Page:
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Natures Medicene Cabinet


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Everybody knows that ginger is fantastic for coughs and colds but there's a world of spices out there full of health benefits in fact, many are far higher in antioxidants than a lot of fruits.

While no one's suggesting that a sprinkling of cinnamon is a substitute for a visit to your doctor, scientific research is beginning to confirm what traditional medicine has known for centuries. So if you want to reap the benefits, here's how to make the most of nature's medicine cabinet. 

Fennel

What is it good for? Fennel seeds are a powerful anti-inflammatory and antioxidant. They also help with stomach complaints such as IBS.

How to use it:
Indian people chew fennel seeds after meals to aid digestion and avoid bloating. If you're experiencing bloating or an inflamed reaction to something, add a teaspoon of fennel seeds to boiling water in a cup. You will soon feel soothed.

Saffron
What is it good for? Saffron is said to be nature's version of Prozac but without the side effects.

How to use it:
Saffron is expensive because it is so labour-intensive to pick, but you only need a couple of strands to get a really good flavour. For a mood-lift in a mug, pour hot water over a few strands and add a teaspoon of honey.  It's like a cup of sunshine.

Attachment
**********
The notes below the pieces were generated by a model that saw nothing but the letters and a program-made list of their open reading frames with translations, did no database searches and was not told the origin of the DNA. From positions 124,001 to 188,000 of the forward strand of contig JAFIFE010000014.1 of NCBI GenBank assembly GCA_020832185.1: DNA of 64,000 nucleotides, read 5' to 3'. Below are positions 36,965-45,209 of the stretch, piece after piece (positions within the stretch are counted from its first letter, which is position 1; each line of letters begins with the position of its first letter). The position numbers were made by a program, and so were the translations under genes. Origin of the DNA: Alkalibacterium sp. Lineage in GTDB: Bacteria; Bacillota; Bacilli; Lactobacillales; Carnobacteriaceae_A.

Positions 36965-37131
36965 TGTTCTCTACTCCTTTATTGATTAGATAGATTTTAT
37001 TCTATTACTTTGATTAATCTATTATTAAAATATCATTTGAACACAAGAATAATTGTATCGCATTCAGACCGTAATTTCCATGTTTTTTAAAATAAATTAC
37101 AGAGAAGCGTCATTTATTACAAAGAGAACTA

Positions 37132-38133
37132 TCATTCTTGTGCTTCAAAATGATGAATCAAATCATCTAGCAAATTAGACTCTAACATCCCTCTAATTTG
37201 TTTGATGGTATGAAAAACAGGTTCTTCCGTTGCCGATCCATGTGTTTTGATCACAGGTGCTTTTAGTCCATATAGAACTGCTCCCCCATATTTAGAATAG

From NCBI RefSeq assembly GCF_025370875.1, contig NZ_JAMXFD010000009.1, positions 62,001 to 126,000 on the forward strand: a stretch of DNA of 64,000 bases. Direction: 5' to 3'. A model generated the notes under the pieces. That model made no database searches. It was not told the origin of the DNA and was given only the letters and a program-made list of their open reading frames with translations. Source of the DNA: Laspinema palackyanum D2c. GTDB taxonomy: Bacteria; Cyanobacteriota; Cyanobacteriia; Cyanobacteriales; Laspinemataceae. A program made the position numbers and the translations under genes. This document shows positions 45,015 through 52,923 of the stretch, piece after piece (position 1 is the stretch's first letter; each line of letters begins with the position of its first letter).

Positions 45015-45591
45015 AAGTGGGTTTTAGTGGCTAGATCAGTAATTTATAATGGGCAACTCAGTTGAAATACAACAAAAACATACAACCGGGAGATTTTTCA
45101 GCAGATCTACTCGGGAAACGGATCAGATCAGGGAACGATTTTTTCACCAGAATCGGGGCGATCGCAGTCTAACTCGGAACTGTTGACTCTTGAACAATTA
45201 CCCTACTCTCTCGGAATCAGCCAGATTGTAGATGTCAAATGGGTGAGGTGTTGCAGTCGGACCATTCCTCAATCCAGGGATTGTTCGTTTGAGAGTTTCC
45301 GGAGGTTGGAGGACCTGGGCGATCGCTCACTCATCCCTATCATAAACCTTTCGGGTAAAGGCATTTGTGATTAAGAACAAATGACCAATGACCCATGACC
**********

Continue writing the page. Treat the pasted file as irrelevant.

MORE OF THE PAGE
Cloves
What is it good for? Cloves have excellent antibacterial and antiseptic properties and, as grandma knew, they're brilliant for toothache.

How to use it:
Simply put a clove on the affected tooth and chew. It will numb the area in an instant.

Chilli
What is it good for? Fresh chillies are high in antioxidants and vitamins A, C and E. Chillies boost circulation and trigger the release of endorphins natural pain killers just like when we exercise. They also have anti-spasmodic properties and are used in some cough medicines to ease congestion.

How to use it:
Chop and fry fresh chilli with garlic and onion as a base for all sorts of dishes. Also try them dried, sliced, toasted and sprinkled on salad.

Cumin
What is it good for? This also has antiseptic qualities and it's really good for aiding digestion.

How to use it:
Oil some seeds in water, leave to cool, strain out the seeds and drink. It's not the tastiest beverage but it will settle your stomach. A few tablespoons of seeds fried and mixed with mashed banana can also help with insomnia.

Cinnamon
What is it good for? Cinnamon makes a great substitute for sugar, which is good for children and diabetics. And a study at Ohio University showed how it can help mental clarity a theory long held in the ancient practice of ayurvedic medicine, where cinnamon oil is dripped on to the forehead to 'open the inner eye'.

How to use it:
A warming cinnamon tea is a wonderful winter pick-me-up. Make a blend with whole cloves, a broken-up stick of cinnamon, some honey and slices of fresh ginger. Cinnamon porridge is brilliant, too. Mix one teaspoon with some grated apple and you won't need to add sugar at all.


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